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USCGC Seneca returns to homeport after counter-drug and joint maritime operations

USCGC Seneca returns to homeport after conducting joint maritime operations, HITRON
Archive image: Coast Guard Cutter Forward’s embarked HITRON MH-65 Dolphin Helicopter receives fuel from amphibious assault ship USS Kearsarge (LHD 3) on September 24, 2017, approximately 15 nautical miles south of St. Croix, U.S. Virgin Islands. The USS Kearsarge provided the capability of extending the Coast Guard helicopter’s endurance by being able to provide fuel.
U.S. Navy photo by Petty Officer 3rd Class Dana Legg.

PORTSMOUTH, Va.​ — The Coast Guard Cutter (USCGC) Seneca returned to its homeport in Portsmouth after a 57-day patrol conducting counter-drug and humanitarian assistance operations in the Caribbean Sea and Atlantic Ocean, November 20.

The USCGC Seneca crew deployed with an embarked MH-65 Dolphin Short-Range Recovery (SRR) helicopter from Coast Guard Helicopter Interdiction Tactical Squadron (HITRON) in Jacksonville, Florida. The embarked Dolphin provided the cutter with aerial use of force capabilities to supplement onboard law enforcement teams.

Upon their arrival in the Pacific, Seneca crewmembers conducted joint maritime operations with the Colombian Naval vessel A.R.C. Punta Ardita. The joint operation focused on interoperability, communications, and counter-narcotics efforts.

Surface and air crews seized more than 2,750 kilograms of cocaine and 1,235 pounds of marijuana, for an estimated street value of over $124 million. Three vessels were interdicted and a fourth disrupted through joint efforts with U.S. Customs and Border Protection and the U.S. Navy. These efforts resulted in the detainment of nine suspected narcotics traffickers.

USCGC Seneca returns to homeport after conducting joint maritime operations, HITRON
Archive image: an Dolphin of Helicopter Interdiction Tactical Squadron (HITRON) flies tactical maneuvers with a tactical training boat during training in the St. Johns River, Fla., March 26, 2008. HITRON started receiving the MH-65C helicopter in September 2007. Some additional features what brought the helicopter included a forward-looking infrared device and heads-up-display to enhance night operations, and an electro-optical sensor system to enhance detection capabilities.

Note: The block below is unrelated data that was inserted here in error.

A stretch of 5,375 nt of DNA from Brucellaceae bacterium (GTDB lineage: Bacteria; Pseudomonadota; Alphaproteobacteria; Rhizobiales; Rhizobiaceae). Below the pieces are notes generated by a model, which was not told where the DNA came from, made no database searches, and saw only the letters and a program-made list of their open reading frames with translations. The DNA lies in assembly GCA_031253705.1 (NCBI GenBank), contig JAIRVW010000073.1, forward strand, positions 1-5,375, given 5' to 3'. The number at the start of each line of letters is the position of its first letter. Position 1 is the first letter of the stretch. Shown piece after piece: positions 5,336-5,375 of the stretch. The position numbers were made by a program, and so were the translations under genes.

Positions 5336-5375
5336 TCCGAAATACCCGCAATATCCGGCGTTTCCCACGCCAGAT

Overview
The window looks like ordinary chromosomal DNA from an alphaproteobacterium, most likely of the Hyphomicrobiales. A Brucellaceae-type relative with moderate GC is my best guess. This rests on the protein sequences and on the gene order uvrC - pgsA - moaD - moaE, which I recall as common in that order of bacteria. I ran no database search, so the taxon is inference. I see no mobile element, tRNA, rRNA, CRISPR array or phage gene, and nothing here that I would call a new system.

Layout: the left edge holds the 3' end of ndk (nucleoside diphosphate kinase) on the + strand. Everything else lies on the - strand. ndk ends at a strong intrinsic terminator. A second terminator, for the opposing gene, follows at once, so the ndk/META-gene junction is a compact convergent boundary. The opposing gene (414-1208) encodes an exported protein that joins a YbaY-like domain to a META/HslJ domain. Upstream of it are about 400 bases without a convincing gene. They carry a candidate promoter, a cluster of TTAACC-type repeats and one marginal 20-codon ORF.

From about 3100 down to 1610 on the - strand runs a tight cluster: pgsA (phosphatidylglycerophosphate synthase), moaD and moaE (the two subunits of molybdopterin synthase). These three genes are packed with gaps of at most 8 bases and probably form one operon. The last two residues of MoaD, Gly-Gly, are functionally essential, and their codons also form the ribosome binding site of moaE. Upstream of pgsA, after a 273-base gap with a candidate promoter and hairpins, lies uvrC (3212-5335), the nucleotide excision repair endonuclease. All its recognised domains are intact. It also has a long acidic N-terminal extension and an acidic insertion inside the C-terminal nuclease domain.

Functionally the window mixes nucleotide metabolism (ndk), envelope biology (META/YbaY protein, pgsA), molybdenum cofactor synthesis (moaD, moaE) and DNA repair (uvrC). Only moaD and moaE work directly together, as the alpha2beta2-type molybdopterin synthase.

U.S. Coast Guard photo by PAC Donnie Brzuska.

“I continue to be impressed with what the crew of Coast Guard Cutter Seneca can accomplish,” said Cmdr. Matthew Rooney, commanding officer of the Seneca. “Operating in a pandemic environment is a challenge and the crew rose to it. We accomplished a lot in a short time. Counter-narcotics interdictions, international cooperation, hurricane assistance, and refueling at sea. This patrol encompassed many of our core missions and improved our proficiency. The crew can return home with their head held high with pride.”

Additionally, Seneca crewmembers completed three underway replenishments with the Chilean Navy Oiler Almirante Montt. The UNREP process brings two ships in close proximity to each other while at sea to transfer fuel and supplies. The Almirante Montt crew provided logistical services in a COVID-19 free and contactless environment, extending Seneca’s time on patrol.

After transiting from the Eastern Pacific to the Caribbean, the Seneca crew was tasked to provide humanitarian assistance and disaster response in the wake of Hurricane Eta on the Mosquito Coast of Honduras. The embarked helicopter crew also assisted in conducting multiple missions, which included medical evacuation, critical infrastructure reconnaissance, and identifying stranded populations and individuals in need.

On April 1, U.S. Southern Command began enhanced counter-narcotics operations in the Western Hemisphere to disrupt the flow of drugs in support of Presidential National Security Objectives. Numerous U.S. agencies from the Departments of Defense, Justice, and Homeland Security cooperated in the effort to combat transnational organized crime. The Coast Guard, Navy, Customs and Border Protection, FBI, Drug Enforcement Administration, and Immigration and Customs Enforcement, along with allied and international partner agencies, play a role in counter-drug operations.

USCGC Seneca returns to homeport after conducting joint maritime operations
Archive image: the Coast Guard Cutter Seneca (WMEC-906) crew underway on the Eastern Pacific Ocean, Sept. 22, 2018. The cutter Seneca is the sixth of thirteen 270′ Famous Class medium endurance cutters in the United States Coast Guard fleet. Home ported in Boston’s historic North End, SENECA moors within a short walk of such landmarks as the Old North Church, Faneuil Hall, USS CONSTITUTION, and TD Garden – Home of the Celtics and Bruins.
U.S. Coast Guard photo.

The fight against drug cartels in the Eastern Pacific Ocean and the Caribbean Sea requires unity of effort in all phases from detection, monitoring and interdictions, to criminal prosecutions for these three interdictions by United States Attorney’s Offices from the Middle District of Florida and the Southern District of Florida. The law enforcement phase of counter-smuggling operations in the Eastern Pacific Ocean is conducted under the authority of the 11th Coast Guard District, headquartered in Alameda. The interdictions, including the actual boardings, are led and conducted by members of the U.S. Coast Guard.

The Seneca is a 270-foot Medium Endurance Cutter homeported in Portsmouth and routinely deploys in support of counter-drug, migrant interdiction, fisheries, search and rescue, and homeland security missions.


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